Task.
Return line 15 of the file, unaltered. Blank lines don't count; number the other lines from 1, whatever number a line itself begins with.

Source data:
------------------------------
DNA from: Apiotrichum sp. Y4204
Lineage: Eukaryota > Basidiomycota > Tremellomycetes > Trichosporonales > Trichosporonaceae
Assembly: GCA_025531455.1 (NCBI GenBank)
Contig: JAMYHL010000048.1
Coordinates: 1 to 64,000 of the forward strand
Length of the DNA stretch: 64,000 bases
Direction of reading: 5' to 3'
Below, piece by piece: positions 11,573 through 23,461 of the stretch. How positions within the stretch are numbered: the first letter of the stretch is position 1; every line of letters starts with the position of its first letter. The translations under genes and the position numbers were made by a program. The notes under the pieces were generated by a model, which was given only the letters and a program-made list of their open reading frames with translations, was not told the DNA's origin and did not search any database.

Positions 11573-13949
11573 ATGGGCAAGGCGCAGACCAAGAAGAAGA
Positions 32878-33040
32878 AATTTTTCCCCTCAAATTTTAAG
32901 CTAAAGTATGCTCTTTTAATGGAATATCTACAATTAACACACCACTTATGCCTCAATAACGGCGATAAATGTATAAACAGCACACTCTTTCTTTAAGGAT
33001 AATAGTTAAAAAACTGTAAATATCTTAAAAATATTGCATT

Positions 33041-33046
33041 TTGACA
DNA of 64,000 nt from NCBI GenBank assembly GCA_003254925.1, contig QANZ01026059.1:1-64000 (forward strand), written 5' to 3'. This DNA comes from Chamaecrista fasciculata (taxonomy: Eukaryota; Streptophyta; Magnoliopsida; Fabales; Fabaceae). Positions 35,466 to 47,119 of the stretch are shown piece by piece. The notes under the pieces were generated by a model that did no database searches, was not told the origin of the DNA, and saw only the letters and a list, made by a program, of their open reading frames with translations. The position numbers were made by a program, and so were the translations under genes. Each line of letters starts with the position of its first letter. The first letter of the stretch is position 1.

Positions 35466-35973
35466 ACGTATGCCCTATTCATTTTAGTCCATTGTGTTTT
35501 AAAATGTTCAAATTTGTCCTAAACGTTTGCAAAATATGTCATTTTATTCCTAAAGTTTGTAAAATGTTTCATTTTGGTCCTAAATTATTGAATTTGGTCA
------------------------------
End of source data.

Positions 33041-33046